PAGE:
New Conservation Agreements Protect Lesser Prairie-Chicken Habitat

The Western Association of Fish and Wildlife Agencies (WAFWA) has finalized permanent conservation agreements with a private landowner to conserve 968 acres of high-quality lesser prairie-chicken habitat in south-central Kansas. In addition, a 160-acre tract owned by another private landowner that is managed with the property will be protected under a 10-year conservation agreement finalized last week. These two tracts of land are immediately adjacent to a 1,781-acre tract which was placed under a permanent conservation agreement earlier this year.

Male lesser prairie-chicken. Photo Jeremy Roberts, Conservation Media

The conserved acreage is all native rangeland currently being managed for livestock production, and this historical use will continue. The permanent conservation easement on the 968-acre tract was purchased by WAFWA and will be held and monitored by Pheasants Forever. Both WAFWA and Pheasants Forever are key partner organizations within the Natural Resources Conservation Service-led Lesser Prairie-Chicken Initiative (LPCI), helping bring about strategic actions that benefit both lesser prairie-chickens and the private landowners that steward their habitat.

“Thanks to conservation-minded landowners, we now have a complex of 2,909 acres being managed with the needs of the lesser prairie-chicken in mind,” said Roger Wolfe, WAFWA’s Lesser Prairie-Chicken Program Manager.  “The ranch is in very good condition due to a long history of good management and there are two active leks on the property.”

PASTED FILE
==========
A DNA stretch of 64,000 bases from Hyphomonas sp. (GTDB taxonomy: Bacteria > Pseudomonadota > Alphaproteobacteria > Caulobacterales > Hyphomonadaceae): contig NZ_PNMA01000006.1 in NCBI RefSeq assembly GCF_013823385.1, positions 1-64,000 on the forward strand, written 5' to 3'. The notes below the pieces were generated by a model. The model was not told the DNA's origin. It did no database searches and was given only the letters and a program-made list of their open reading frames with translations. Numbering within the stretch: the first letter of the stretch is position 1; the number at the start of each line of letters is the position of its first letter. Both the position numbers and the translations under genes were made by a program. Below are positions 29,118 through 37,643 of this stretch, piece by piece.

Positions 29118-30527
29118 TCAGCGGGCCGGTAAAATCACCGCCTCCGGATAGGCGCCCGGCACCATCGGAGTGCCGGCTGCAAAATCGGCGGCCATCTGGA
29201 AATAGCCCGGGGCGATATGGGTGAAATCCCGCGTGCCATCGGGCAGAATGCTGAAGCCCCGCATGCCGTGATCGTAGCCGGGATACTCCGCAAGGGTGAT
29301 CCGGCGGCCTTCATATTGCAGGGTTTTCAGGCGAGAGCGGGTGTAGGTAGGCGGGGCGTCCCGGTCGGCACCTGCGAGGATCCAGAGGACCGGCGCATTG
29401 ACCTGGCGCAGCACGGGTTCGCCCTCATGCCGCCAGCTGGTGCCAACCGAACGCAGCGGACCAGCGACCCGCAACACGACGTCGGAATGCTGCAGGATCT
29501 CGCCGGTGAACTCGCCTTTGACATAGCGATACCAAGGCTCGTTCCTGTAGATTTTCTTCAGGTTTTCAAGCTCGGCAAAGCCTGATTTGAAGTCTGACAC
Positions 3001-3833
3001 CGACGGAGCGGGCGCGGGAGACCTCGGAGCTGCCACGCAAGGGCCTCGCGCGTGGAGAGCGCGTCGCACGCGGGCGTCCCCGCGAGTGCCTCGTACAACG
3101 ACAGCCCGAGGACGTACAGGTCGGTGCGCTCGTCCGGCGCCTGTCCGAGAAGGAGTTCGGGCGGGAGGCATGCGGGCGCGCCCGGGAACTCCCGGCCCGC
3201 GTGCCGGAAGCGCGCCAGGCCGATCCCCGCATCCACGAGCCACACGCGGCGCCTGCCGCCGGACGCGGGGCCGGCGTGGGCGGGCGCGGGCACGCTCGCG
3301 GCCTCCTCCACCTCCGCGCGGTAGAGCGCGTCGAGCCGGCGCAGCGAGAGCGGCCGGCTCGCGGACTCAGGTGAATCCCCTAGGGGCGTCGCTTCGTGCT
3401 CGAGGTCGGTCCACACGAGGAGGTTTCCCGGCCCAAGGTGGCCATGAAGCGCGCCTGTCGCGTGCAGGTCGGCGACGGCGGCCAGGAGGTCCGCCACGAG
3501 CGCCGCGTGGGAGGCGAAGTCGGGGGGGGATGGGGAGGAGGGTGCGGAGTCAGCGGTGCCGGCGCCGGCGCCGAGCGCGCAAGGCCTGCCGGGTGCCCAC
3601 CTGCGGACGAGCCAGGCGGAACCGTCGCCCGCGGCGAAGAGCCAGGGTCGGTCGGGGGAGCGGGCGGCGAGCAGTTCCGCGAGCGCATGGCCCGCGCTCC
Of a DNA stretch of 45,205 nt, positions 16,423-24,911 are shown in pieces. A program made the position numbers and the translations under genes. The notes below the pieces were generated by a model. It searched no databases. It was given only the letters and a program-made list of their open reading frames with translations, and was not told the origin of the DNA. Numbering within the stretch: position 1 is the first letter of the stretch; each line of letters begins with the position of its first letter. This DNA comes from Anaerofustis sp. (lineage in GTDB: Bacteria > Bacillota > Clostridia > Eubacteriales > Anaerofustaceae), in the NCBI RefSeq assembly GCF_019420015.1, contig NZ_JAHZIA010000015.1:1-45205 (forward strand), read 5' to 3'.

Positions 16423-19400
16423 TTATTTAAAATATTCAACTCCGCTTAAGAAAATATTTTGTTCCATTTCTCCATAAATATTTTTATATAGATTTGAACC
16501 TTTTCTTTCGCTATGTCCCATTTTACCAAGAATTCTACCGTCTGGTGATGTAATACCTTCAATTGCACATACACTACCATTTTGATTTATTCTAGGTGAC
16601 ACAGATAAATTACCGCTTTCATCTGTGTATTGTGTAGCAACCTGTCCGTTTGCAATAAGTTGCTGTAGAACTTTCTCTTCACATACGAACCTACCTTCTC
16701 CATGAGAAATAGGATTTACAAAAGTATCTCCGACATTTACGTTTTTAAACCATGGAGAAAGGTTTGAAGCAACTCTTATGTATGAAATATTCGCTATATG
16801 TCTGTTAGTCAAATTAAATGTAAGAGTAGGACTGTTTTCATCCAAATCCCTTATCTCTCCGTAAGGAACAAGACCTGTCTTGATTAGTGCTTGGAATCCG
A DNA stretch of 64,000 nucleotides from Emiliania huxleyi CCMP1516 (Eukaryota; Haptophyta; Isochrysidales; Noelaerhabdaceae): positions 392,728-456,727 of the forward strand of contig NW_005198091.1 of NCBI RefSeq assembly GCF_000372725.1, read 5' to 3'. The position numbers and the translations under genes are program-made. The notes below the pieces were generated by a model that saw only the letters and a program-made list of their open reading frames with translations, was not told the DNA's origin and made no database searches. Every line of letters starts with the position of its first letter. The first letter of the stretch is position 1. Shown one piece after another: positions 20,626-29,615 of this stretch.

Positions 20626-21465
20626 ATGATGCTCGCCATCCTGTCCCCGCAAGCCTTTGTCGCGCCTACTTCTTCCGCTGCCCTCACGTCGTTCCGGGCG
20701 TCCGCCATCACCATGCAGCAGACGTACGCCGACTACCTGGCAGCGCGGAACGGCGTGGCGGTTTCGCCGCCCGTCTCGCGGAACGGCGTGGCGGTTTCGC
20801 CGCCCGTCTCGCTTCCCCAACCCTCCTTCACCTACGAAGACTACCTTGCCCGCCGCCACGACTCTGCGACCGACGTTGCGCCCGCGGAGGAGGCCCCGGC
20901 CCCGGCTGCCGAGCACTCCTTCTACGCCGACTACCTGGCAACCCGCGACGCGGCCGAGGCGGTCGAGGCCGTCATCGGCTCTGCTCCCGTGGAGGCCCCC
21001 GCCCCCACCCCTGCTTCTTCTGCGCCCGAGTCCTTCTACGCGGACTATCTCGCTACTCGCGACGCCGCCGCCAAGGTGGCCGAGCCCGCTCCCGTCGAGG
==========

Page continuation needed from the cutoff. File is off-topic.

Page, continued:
The conservation easement restricts future development and activities that would be detrimental to the habitat for the bird. The private landowner will retain all other property rights associated with historical use of the land.

WAFWA has also established an endowment that will provide the landowner with sufficient payments to implement a lesser prairie-chicken conservation plan in perpetuity. This transaction not only permanently protects key prairie habitat, but also ensures that this property will remain a working cattle ranch.

“Pheasants Forever is proud to partner with WAFWA and the private landowners to complete this voluntary conservation easement,” said Jordan Martincich, Director of Development for Pheasants Forever. “The conservation values associated with this project will have a positive impact on wildlife habitat for future generations.  We hope other landowners will partner with Pheasants Forever and WAFWA to perpetually protect their working lands for the benefit of wildlife and the benefit of the ranching community.”

Conservation easements are an important conservation strategy within the Lesser Prairie-Chicken Range-wide Conservation Plan, a collaborative effort of WAFWA and the state wildlife agencies of Kansas, Colorado, New Mexico, Oklahoma, and Texas. The plan was developed to ensure conservation of the lesser prairie-chicken by providing a mechanism for voluntary cooperation by landowners and industry and improving coordination between state and federal conservation agencies.

Male lesser prairie-chicken. Photo Jeremy Roberts, Conservation Media

Funding for WAFWA’s conservation efforts comes from voluntary mitigation payments by industry partners that are enrolled in the plan. The plan allows agriculture producers and industry to continue operations while reducing impacts to the bird and its grassland habitat.

WAFWA’s conservation easements are just one of several conservation assistance programs available to landowners within the lesser prairie-chicken’s range. LPCI’s Conservation Assistance Program brochure includes a table that summarizes several available programs. Contact your local NRCS field office to learn more.

Landowners interested in participating in one of the short-term, long-term or permanent conservation options available under the Lesser Prairie-Chicken Range-wide Plan should contact Roger Wolfe at

The Lesser Prairie-Chicken Initiative, led by the USDA’s Natural Resources Conservation Service, is a partnership-based, science-driven effort that uses voluntary incentives to proactively conserve America’s western rangelands, wildlife, and rural way of life.